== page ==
In effect, the HOM, in conformity with the authority accorded him by the Parties through the CFA, concluded on an implied mandate on which he directed the operation, and which was generally accepted by the Facilitator and the Parties. Thereby, the SLMM was given the legitimacy to operate, and the HOM the authorisa- tion to act in accordance with the inferred intention of the CFA.
    Choosing the appropriate operational concept and organisational model, the HOM analysed the CFA and identified prerequisites and tasks. The analysis was combined with an assessment of the setting, including factors influencing the options, such as geographical distribution, physical infrastructure, and available resources – as a complete foundation for decision.
    With no governing structure, there was no formal space for instructing or guiding the HOM as to how the CFA should be implemented and the operation conducted, neither initially nor during the development of the operation the following years. This gave the HOM ample and essential room to manoeuvre and direct the operation according to the prevailing situation, as well as an implied obligation to continuously assess the operational surroundings and initiate necessary adjustments at his own dis- cretion, based on his general interpretation of the CFA.
    Thus, as the only operational guideline, the CFA was continu- ously scrutinised. The intent and implications of the Agreement were discussed among the stakeholders, within the Sri Lankan general public, as well as internally in the mission. The HOM interpreted the CFA in view of directing the mission and assist- ing the Parties. At all times and in any situation, the HOM had
    PAGE 36
    MIssIon MAndATE –– ThE sLMM rEPorT
    MonITorInG MAndATE: The CFA did not include an explicit mandate, leaving it to the HOM to interpret it, even stating that the HOM “shall be the final authority regarding interpretation of this Agreement”. SLMM’s first two HOM’s (from the right), Trond Furuhovde and Tryggve Tellefsen, together with LTTE leaders Anton Balasingham and Suppayya P. Tamilselvan, Kilinochchi, 2003.
    to consider his options and issue his directions in view of the intrinsic understanding of the spirit, as well as the letter, of the Agreement. The succeeding HOM’s hardly interpreted the CFA and the mandate as such differently. Rather, to the extent, they developed diverging operational courses of action, this was based on analysis of the actual situation, less on any diverging understanding of the function and tasks accorded the SLMM.
    The CFA was never subject to renegotiation, nor was it revised. Consequently, the mandate of the SLMM was never amended or renewed, as is the normal procedure in operations with a United Nations (UN) mandate. However, at the 6th round of peace talks, held in Hakone in March 2003, the Parties agreed to a modification, in accordance with para 4.3, aiming to strengthen the mandate and capacity of the SLMM, “for the mission to undertake preventive measures to avoid serious incidents at sea and on land”. However, with the peace talks halting this was never implemented.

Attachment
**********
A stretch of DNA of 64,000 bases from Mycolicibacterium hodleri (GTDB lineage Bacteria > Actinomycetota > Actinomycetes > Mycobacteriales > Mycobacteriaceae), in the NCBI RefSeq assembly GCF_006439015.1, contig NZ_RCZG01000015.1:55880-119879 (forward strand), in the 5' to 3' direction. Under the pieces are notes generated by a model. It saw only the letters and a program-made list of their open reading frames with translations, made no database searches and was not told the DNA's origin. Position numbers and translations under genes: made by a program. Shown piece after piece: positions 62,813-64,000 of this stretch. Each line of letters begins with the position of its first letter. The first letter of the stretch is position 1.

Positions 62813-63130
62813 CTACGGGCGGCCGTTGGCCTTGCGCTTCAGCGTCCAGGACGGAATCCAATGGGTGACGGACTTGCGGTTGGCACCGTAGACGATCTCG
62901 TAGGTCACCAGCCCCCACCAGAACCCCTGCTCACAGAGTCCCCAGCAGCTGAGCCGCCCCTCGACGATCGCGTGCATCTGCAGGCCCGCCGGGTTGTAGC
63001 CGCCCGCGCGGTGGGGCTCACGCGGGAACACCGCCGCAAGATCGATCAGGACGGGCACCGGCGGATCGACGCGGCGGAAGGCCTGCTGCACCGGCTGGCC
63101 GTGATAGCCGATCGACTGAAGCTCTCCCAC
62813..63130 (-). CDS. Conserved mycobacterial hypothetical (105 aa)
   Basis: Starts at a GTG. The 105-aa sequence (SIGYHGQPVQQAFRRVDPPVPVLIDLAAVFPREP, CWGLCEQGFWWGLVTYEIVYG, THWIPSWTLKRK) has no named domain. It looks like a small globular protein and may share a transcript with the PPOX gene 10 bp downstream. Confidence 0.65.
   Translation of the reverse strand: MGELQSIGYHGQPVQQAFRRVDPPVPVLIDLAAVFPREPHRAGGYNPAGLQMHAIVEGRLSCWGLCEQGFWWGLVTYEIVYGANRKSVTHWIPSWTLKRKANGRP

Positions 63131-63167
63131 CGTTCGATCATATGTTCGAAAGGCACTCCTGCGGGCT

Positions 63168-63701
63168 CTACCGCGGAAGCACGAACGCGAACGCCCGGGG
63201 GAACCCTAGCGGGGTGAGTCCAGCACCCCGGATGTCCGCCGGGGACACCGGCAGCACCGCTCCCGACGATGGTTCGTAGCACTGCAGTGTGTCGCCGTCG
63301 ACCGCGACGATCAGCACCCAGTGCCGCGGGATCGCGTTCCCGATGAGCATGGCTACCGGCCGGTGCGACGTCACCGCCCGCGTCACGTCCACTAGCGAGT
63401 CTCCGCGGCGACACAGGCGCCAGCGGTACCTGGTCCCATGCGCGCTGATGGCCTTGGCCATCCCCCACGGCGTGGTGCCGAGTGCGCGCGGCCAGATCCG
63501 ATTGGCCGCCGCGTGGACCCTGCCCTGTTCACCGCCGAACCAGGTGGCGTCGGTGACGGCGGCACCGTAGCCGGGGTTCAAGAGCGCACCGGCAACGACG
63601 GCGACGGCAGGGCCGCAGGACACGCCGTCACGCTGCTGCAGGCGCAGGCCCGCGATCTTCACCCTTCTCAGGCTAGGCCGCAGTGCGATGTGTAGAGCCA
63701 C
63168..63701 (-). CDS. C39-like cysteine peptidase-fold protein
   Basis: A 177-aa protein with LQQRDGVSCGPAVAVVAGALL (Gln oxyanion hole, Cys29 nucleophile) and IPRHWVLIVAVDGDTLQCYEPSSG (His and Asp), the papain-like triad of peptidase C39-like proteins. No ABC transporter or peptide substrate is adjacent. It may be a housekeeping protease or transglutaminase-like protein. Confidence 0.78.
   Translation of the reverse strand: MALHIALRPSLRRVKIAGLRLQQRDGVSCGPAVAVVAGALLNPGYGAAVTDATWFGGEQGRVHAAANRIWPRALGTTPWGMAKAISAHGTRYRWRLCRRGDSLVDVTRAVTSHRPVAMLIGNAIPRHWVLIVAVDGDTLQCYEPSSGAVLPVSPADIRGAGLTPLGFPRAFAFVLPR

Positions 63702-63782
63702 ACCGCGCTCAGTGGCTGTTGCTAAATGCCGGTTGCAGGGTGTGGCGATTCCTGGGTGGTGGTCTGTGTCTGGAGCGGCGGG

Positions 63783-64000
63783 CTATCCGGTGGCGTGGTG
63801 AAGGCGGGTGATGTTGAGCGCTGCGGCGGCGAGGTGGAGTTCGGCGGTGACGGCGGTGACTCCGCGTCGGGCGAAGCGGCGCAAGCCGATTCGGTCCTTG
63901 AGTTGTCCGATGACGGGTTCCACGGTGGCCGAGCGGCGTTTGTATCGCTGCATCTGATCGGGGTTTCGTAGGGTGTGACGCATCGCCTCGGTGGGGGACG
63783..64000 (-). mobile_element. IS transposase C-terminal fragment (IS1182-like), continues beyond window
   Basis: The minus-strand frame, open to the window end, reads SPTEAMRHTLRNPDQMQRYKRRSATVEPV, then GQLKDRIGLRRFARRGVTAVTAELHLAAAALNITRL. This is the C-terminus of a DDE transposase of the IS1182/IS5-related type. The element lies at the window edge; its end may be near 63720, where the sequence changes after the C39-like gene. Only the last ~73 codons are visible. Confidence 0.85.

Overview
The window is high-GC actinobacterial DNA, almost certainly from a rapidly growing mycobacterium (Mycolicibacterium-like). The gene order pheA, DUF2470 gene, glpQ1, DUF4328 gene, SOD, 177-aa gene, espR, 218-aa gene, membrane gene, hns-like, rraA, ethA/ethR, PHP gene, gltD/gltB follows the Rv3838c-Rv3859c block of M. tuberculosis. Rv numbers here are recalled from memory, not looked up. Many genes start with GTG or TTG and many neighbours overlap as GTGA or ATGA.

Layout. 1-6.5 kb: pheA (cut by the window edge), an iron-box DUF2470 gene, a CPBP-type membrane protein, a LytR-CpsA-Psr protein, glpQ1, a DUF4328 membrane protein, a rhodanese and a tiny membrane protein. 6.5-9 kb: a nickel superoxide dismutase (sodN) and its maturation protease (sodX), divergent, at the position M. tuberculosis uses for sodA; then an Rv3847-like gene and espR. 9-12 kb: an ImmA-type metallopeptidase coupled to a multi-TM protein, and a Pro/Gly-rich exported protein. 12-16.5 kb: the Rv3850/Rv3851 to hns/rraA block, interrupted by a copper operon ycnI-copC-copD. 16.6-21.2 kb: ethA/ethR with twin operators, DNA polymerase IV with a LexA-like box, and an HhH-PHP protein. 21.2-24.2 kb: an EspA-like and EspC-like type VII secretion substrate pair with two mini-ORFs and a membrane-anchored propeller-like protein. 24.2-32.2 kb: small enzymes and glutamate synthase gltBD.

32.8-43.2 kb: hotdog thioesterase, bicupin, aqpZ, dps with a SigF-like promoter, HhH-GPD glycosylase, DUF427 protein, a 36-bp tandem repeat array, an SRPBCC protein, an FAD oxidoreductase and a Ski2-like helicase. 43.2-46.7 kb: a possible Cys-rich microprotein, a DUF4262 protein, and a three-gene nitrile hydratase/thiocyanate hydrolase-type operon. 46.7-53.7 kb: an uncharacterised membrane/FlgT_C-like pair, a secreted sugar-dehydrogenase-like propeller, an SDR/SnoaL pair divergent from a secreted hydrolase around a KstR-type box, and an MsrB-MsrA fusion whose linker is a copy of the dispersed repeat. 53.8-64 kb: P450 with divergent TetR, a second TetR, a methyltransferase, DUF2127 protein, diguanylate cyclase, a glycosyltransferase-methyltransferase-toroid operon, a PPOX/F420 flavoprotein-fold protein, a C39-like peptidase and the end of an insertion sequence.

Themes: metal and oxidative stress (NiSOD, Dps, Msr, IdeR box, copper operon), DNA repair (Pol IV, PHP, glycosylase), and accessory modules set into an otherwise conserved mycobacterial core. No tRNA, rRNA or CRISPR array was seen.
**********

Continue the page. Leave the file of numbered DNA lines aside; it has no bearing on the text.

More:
A concerted effort to reinterpret the mandate and restate the mission for the SLMM, in order to redirect the operation, was carried out in late 2006, initiating a strategy process contemplat-
    “The intent and implications of the Agreement were discussed among the stakeholders.
    ing the future of the SLMM in light of preceding the disturbing developments and possible scenarios – adapting the mission to the radically altered ground situation. The CFA itself – and its implied mandate – remained the same; despite the radi- cally changing situation it was supposed to be applied to. The operational environment of the SLMM gradually changed into conditions that were congruent neither with the intention of the mandate nor the design of the mission.
    ThE IMPLICATIons
    ––––––––––––––––––––––– The CFA specified a number of tasks for the SLMM, and implied others. In view of the great span of tasks, the extensive geographical presence prescribed, and the deteriorating operational situation, seen in connection with the resources available, the HOM had to make certain operational priorities – identifying essential tasks – in order to best fulfil the mission.
    A number of specified tasks were accorded the SLMM through the CFA directly, whereas a set of implied tasks were deducted in order to fulfil the intentions of the Agreement. During the course of operation, some additional tasks were added. Despite some adjustments, most of the tasks remained the same throughout the operational period, with the exception of some rendered irrelevant.
    See overview of tasks in ‘Mission Concept’, pages 38–46
    ThE sLMM rEPorT –– MIssIon MAndATE
    PAGE 37

  15. Kit Athul Says:

    Most grateful to you. one now has a baseline to work on. Again thanks a million. KIT ATHUL, Florida, USA